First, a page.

Yes ... a distinguished writer did once commit such dreadful words to print. Needless to say, he was, at that time, a bachelorly pipe-smoking ... et cetera. And it was written in 1945 ... water ... bridges ... under ...
He was describing a body of females who were "small and slight and fluffy and full of giggles". All the same, I rather suspect that in many households, such wording might, even in 1945, have elicited the crudele supplicium of a raised eyebrow. Nowadays, a fortiori ...
But C S Lewis was something of an alchemist. He knew, and used, the magical process I will call 'attribution'; that is, he would put an unacceptable phrase into the mouth of a fictional (and disapproved) character in his narrative: "(as Feverstone once said)". The Authorial Voice is not involved ... keeps it hands clean!
Feverstone is, in That Hideous Strength, a Baddie.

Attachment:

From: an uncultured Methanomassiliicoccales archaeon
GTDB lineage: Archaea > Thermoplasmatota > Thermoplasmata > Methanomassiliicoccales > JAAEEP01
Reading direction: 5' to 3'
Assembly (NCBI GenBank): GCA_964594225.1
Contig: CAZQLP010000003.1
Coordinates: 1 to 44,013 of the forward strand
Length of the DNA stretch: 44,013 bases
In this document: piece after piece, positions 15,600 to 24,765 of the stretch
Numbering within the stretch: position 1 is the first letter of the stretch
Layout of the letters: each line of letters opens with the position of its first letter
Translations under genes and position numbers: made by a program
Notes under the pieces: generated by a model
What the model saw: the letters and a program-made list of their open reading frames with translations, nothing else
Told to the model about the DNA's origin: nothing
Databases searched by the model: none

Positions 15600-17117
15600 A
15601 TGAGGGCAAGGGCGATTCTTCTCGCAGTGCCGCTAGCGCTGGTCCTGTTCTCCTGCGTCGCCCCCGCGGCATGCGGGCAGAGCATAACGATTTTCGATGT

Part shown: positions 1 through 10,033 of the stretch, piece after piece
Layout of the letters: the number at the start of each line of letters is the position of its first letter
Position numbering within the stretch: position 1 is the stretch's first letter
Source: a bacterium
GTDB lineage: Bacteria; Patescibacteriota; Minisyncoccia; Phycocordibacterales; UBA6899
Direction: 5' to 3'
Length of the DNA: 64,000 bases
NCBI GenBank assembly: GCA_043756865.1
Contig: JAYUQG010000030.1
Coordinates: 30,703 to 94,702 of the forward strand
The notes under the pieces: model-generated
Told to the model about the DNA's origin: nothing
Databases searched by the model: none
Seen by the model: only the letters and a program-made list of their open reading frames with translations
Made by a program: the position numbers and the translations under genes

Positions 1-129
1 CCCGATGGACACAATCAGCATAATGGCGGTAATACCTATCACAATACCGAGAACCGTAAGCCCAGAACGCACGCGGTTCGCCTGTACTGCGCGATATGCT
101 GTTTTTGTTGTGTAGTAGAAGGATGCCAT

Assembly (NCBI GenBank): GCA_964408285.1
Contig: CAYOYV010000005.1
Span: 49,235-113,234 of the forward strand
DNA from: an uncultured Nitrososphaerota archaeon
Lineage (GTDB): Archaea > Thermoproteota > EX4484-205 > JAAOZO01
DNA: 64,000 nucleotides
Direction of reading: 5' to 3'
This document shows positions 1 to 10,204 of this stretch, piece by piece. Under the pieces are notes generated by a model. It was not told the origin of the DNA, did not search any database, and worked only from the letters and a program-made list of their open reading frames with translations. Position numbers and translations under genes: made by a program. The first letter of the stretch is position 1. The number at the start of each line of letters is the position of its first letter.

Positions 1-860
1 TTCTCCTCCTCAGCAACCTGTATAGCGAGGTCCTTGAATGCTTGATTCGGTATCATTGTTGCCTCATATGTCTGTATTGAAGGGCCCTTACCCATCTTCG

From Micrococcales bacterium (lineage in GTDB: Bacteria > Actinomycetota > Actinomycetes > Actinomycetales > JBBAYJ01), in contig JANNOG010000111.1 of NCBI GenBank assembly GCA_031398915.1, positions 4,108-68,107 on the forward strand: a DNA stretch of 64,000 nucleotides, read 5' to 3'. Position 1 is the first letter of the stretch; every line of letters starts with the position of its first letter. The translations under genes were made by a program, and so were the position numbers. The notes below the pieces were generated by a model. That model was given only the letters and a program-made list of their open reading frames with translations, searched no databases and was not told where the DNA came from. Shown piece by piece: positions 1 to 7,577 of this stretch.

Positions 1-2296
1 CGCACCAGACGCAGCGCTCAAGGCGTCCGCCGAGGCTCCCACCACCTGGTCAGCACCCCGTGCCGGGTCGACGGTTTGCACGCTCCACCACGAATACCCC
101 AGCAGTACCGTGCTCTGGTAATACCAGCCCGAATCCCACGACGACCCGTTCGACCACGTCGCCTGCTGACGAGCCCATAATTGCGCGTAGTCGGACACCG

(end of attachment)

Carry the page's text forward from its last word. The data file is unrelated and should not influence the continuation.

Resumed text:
But one can, I suggest, sometimes squeeze out of attribution tiny, flickering hints of the reading habits or reading history of an author.
For example: not much later in That Hideous Strength, when the Inner Ring are joking about the riot they have criminally engineered, Lord Feverstone ... he again ... alludes to the ideas expressed by Publius Ovidius Naso about the importance of mutual and simultaneous orgasm.
Frankly, I profoundly doubt whether, at the time Lewis read Mods, book II of the Ars Amatoria was part of the Mods syllabus (it certainly wasn't in 1960). The OUP didn't get this volume of Ovid out until 1961 (indeed, despite the centrality of the Metamorphoses to European culture at least from the Carolingian Renaissance onwards, it is remarkable that even that volume of the OCT failed to appear until 2004). Naso was not a respectable author! I wonder if Lewis perused the Ars in the dear old Variorum edition of ... 1825!! In Bodley?
No; Lewis had chosen to read it ... and had read it. (I bet Feverstone was a Wykehamist, by the way.)
Mind you, the notion that Major Hardcastle might (while chewing her gungy cheroot) have read Naso's bedside advice ("She hasn't read her Ovid. Ad metam properate simul") is, er, not a little amusing. Not that Filostrato laughs ...
I wonder what the WAIPs were getting up to!
In the second half of this, I plan to chase after Attribution in D L Sayers.